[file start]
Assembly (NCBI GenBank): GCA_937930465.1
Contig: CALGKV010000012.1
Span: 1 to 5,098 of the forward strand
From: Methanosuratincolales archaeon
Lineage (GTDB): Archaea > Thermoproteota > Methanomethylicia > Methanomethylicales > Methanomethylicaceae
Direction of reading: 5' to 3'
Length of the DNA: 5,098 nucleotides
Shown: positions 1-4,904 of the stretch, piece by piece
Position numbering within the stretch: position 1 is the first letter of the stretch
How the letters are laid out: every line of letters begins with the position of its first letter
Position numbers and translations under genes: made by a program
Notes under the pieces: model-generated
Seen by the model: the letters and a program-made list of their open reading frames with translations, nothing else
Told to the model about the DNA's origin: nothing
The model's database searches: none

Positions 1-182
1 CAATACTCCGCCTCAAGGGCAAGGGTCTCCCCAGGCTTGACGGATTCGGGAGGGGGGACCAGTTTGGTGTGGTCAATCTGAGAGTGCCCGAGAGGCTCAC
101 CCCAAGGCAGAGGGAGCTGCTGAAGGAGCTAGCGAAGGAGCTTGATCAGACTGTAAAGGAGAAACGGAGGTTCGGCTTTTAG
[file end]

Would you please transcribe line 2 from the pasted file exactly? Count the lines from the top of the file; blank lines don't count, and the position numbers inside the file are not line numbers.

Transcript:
Contig: CALGKV010000012.1